I did not quote John Donne in the beginning by chance. Bacteria have actually long been thought to be unicellular, planktonic organisms. In 1943 though, Claude ZoBell, an American father of maritime microbiology, discovered that the number of microorganisms adhering to a solid surface was far greater than of those in the surrounding liquid medium. ZoBell’s contribution to our understanding of biofilm formation is remarkable; he discovered that biofilm formation is a rapid, active process influenced by the amount of nutrients available, as well as correctly recognizing that it is the bacteria themselves that produce the adhesive matrix of the biofilm. While ZoBell used the term “attached films”, the term “biofilm” we use today was only coined and described in 1978 (!!!).
Why do bacteria prefer living in community rather than solo?
Bacterial biofilm can be defined as an aggregation of one or more distinct groups of microorganisms embedded in a matrix which is attached to a solid surface. Biofilms are ubiquitous; bacteria can form them on a wide variety of surfaces, natural or artificially produced, in naturally humid environments, on living tissues, medical instruments, water supply systems… The formula is very simple – as long as you have bacteria in a wet or humid environment and a solid surface, you will have biofilm. Recent studies have shown that biofilms can also be found on Antarctic glaciers. They are not least bothered by high temperature and/or high pressure because they inhabit thermal waters at depths of 60m and temperatures of 35° to 50°C. Even the most unwelcoming conditions, such as extreme acidity, high concentrations of metals and nutrient deficiencies cannot stop bacteria from forming and thriving inside the biofilm.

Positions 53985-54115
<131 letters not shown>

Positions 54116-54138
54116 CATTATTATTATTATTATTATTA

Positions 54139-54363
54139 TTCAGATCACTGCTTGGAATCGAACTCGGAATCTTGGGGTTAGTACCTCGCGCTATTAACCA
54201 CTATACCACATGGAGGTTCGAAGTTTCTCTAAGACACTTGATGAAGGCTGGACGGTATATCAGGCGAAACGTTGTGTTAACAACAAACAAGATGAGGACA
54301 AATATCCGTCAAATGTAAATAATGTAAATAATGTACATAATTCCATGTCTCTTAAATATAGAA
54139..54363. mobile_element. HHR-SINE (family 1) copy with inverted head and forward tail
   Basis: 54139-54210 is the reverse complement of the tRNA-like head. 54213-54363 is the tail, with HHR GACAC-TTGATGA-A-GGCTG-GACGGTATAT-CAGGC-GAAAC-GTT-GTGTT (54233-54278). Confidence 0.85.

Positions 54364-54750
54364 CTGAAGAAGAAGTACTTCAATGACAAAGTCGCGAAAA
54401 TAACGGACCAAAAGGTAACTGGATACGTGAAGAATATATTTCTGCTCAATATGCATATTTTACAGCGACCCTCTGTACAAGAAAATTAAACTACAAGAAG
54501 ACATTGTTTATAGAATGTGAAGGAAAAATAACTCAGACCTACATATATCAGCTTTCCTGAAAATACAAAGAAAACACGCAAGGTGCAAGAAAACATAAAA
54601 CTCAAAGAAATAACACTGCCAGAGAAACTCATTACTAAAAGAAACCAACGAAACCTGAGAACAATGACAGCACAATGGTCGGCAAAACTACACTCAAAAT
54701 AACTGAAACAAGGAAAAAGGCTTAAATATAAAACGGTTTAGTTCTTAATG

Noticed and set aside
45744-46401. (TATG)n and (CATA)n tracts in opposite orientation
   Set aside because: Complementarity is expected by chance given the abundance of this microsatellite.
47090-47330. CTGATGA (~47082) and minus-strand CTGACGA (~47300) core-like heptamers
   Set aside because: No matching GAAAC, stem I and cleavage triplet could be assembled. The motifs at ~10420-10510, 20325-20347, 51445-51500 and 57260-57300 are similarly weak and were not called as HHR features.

Keeping that in mind, the logical question is what makes the biofilm so resilient? The answer is – its structure. Bacterial microcolonies account for only 15 – 20% of the biofilm’s volume, while the rest, 75 – 80%, is the matrix in which they are embedded. The biofilm’s matrix consists of a mixture of different natural polymeric compounds, (exo)polysaccharides (EPS), mostly produced by the biofilm’s microorganisms themselves. EPS is called the “dark matter of biofilms” because of the large variety of matrix biopolymers and the difficulty to analyze them. EPS vary among different biofilms, depending on the present bacteria, temperature and available nutrients. Recently, the term exopolysaccharides was replaced with the term extracellular polymeric substances (also EPS), as it more accurately captures the complex structure constituting of proteins, nucleic acids, lipids and other biopolymers, not just polysaccharides. The structure of bacteria-produced exopolysaccharides may differ even within strains of the same bacterial species. Pseudomonas aeruginosa, one of the best studied models for biofilm formation, produces as many as three structurally distinct exopolysaccharides that contribute to biofilm development and architecture. Mutant strains that cannot synthesize exopolysaccharides are not able to form a mature biofilm. In biofilms composed of different bacterial species, bacteria that synthesize exopolysaccharides allow the integration of bacteria of other species that cannot do the same. In conclusion, the diversity of exopolysaccharides in mixed biofilms does not necessarily reflect the diversity of cells present, nor do different exopolysaccharides contribute equally to the structure and properties of the biofilm.